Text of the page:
What to do in a Medical Emergency

Medical emergencies often occur when we least expect them.  When an injury or illness occurs, it’s not always easy to know when to visit an emergency room.  Deciding how serious it is and when to get prompt medical attention, will help you know when to call your doctor, visit an urgent care clinic, or go to the emergency department.

In the event of a medical emergency outside of clinic hours, students may directly attend the Urgent Care Clinic at the Winston Scott Polyclinic, the Accident and Emergency (A&E) Department of the Queen Elizabeth Hospital for critical conditions or an emergency health care clinic or physician of their choice. 

Remember, the payment for services rendered may be expected at the point of service delivery outside of public health care facilities.  If you are not a local or resident services can be charged to your Student Health Insurance plan as this would be expected at the point of service delivery. 

Please note, all cost for health care services provided will be met by the student, his/her parents, guardian or sponsor.  Under no circumstance will the College undertake to provide or meet the cost of health care services obtained other than at the Student Health Clinic.


When to go to the Emergency Room (ER or A&E)

Call 511 to have emergency ambulance services and pre-hospital care delivered to you right away for things such as:

  • Difficulty breathing or shortness of breath
  • Choking
  • Head injury, along with fainting, passing-out, or confusion
  • Neck or spine injury, especially with loss of feeling or movement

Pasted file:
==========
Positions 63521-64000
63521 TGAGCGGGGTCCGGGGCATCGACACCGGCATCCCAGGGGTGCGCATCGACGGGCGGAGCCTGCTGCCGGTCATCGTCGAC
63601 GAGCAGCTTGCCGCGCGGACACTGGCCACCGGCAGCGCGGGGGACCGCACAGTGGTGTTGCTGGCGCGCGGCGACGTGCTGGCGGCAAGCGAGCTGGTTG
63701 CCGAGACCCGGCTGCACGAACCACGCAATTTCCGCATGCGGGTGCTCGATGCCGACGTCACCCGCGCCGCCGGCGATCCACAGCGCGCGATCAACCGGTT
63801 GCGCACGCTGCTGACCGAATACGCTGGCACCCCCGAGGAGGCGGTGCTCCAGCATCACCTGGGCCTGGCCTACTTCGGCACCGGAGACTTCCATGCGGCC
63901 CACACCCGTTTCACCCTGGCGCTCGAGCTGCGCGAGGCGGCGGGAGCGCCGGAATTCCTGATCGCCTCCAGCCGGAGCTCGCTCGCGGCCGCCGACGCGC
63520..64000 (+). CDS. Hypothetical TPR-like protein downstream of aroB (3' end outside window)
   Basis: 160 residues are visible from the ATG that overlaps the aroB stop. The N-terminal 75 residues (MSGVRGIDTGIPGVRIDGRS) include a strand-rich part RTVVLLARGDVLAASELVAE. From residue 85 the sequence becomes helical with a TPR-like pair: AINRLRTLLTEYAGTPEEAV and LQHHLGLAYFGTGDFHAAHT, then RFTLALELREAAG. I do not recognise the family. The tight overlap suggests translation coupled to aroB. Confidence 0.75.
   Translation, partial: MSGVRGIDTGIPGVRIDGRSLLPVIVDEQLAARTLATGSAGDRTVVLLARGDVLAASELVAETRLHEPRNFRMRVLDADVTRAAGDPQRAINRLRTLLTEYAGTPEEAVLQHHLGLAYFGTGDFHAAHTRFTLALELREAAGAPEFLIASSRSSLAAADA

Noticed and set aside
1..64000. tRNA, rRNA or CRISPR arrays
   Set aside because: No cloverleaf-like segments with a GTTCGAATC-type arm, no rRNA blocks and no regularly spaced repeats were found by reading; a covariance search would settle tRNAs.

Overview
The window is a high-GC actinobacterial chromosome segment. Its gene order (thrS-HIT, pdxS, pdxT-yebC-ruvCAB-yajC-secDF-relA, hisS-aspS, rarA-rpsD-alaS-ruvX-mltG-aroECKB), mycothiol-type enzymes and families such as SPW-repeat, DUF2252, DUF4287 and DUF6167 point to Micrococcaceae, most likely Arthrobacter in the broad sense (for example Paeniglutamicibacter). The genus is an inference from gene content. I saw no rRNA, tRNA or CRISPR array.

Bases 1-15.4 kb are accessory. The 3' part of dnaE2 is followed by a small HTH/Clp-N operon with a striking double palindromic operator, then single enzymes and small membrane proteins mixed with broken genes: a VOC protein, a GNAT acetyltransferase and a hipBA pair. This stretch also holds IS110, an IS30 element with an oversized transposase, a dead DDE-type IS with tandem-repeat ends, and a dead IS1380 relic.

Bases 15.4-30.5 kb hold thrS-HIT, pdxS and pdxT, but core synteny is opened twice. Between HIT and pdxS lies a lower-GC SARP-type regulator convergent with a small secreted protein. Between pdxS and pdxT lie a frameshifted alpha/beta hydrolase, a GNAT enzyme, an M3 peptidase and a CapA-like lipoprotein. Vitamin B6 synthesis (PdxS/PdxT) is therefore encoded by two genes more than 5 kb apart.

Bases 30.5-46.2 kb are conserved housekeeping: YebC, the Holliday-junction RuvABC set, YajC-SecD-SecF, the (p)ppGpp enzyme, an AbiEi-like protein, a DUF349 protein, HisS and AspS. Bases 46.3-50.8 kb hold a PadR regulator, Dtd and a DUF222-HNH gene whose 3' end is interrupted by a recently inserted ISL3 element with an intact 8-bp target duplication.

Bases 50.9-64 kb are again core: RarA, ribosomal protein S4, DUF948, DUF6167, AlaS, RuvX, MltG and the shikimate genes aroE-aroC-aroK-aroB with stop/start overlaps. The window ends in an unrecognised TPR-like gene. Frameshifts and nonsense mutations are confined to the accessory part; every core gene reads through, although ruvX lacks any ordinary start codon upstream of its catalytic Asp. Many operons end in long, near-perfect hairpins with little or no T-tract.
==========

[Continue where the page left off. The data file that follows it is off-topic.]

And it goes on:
• Electric shock
  • Lightning strike
  • Severe chest pain or pressure
  • Severe burn
  • Seizure lasting three to five minutes
  • Stroke

Deciding how quickly you or a loved one needs medical care is one of the most important decisions you can make.


Visit an Emergency Room for these conditions:

You should go to the nearest ER or call 511 for problems including:

  • Throwing-up blood or severe coughing
  • Deep wound
  • Dizziness or weakness that does not go away
  • Very high fever, along with a headache and a stiff neck
  • High fever that does not improve with medicine
  • Smoke inhalation
  • Inhalation of poisonous fumes
  • Pain in the arm or jaw
  • Fainting or passing out
  • Trouble breathing
  • Suicidal thoughts
  • Seizures
  • Severe burns
  • Poisoning or drug/alcohol overdose
  • Possibility of a broken bone or loss of movement, especially, if bone is pushing through the skin
  • Severe pain anywhere on the body
  • Sudden loss of speech, sight, movement
  • Throwing-up or a loose stool that does not go away
  • Severe allergic reaction, along with swelling, hives and trouble breathing
  • Sudden drooping or weakness on one side

Note: Visiting an ER can cost two to three times more than visiting a doctor’s office, so it’s important to know the signs of an emergency that requires a trip to a hospital ER or urgent care clinic.

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